December 1, 2009
Navigon announced that they are updating their iPhone App with a new version 1.4 that will be a free update to owners of the previous version. They just recently released the update that offers in-app purchase of traffic services fed by Inrix, and now are adding several cool enhancements.
Google Local Search - adds the ability to find local businesses and great new places to spend money and time.
Coordinate Navigation - Plug in your Lat/Lon coordinates and navigate there. Seems basic - a GPS system navigating to a latitude and longitude, but not all do. I like this feature to drive to a trailhead or campsite.
Pedestrian Navigation - You can now navigate as a "Pedestrian" in an enhanced mode to help you find your way along busy one way streets or through pedestrian only areas. If you have the iPhone 3GS, it will use the built in electronic compass.
In the cool department you will be able to email your own current location to others.
Look for approval in a week or so from Apple and then it will be available in the App store.
November 3, 2009
INRIX and ALK Technologies, announced that INRIX will power real-time traffic data in ALK Technologies popular CoPilot® Live™ v8 GPS navigation app for Apple iPhone, Google Android and Windows phones in North America. CoPilot is one of the Top Grossing Apps
at the iTunes App store in the US at the pretty amazing price of $35.
This release also represents a milestone in that it will be powered by the in application purchase ability - allowing you to buy the App, then add-on the traffic option from within the application itself. The price for traffic service is $19.99 a year at the Co-Pilot site, and I would imagine that would also apply for in-app purchases. That's pretty cheap for some best in class traffic coverage and capabilities.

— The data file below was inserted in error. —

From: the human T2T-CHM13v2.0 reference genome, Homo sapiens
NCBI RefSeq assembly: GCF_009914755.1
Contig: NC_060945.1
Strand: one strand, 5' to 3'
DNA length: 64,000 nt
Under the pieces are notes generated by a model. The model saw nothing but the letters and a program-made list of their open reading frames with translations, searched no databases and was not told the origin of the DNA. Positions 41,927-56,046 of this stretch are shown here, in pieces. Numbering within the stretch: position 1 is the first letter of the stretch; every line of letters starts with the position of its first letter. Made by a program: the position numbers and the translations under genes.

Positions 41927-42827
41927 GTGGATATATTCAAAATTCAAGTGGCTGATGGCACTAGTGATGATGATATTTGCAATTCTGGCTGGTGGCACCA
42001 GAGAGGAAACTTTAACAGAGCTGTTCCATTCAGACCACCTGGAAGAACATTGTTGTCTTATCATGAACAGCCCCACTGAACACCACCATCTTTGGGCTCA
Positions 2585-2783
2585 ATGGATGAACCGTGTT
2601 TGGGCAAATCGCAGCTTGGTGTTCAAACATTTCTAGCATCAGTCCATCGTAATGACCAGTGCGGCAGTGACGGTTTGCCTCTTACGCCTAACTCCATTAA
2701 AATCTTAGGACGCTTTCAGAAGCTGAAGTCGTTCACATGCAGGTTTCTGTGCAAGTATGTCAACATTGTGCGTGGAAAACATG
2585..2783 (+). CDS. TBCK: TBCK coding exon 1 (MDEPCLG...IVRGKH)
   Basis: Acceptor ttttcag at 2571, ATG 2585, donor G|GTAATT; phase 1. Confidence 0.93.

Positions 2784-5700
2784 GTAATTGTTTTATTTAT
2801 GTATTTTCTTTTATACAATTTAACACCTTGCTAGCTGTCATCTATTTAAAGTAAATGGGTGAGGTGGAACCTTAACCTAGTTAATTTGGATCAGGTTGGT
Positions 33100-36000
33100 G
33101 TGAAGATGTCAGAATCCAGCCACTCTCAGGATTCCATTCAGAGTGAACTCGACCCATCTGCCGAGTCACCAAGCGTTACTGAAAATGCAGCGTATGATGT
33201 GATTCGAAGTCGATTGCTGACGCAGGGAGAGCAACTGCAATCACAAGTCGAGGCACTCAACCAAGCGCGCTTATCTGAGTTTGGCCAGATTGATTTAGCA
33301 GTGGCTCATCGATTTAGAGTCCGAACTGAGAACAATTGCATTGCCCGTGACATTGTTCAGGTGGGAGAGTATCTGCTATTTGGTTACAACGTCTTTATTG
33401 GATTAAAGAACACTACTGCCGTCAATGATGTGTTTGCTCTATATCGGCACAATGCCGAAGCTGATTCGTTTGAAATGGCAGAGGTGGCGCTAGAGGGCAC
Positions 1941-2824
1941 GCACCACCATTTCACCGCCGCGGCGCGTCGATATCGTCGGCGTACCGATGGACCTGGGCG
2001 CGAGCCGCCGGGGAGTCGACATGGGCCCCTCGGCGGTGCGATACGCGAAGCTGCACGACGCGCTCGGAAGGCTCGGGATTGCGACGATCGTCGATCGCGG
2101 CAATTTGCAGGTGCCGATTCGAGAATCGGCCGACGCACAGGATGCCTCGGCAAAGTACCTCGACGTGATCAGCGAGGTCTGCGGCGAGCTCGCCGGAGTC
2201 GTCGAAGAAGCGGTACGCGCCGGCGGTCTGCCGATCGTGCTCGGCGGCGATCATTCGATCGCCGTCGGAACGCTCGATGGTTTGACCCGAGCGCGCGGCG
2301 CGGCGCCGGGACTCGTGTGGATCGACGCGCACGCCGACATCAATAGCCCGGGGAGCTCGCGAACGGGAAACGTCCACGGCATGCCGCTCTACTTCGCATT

More on the news release below after the jump.
More info at ALK - Co-Pilot
Continue reading: "Inrix Traffic on ALK Co-Pilot for iPhone"
October 28, 2009
In what could be a death blow to those $50+ mobile phone navigation applications, the NYT reported that Google is launching a turn by turn navigation application for free. Google plans on launching the application to mobile phones with an ad supported model. The convenience of the application that may be pre-loaded onto smart phones could make the millions of smart phone users owners of a pretty solid mobile navigation application. Recently I reviewed the TomTom application for the iPhone and thought that the overall user experience was pretty good on my iPhone. The convenience of having the application in your pocket, ready to go at any time is pretty good. I firmly believe that free and already on my phone can beat $150 stand alone GPS and in my other car. Granted not everyone has a smart phone right now, but many do.
Gauging from the fact that Google is creating their own maps, and that their traffic data is pretty impressive in the road coverage, Google may in fact be prepping an impressive offering. Google is offering the beta application for Android phones already. With the application, you can give the device voice commands, and see the route in satellite view - viewing the road ahead with a satellite picture of the world around you. With the Street View option, you can get a look at the street ahead, what lane to be in and the view of your building when you arrive. Pretty amazing. We'll see if the package really delivers the user experience that they promise.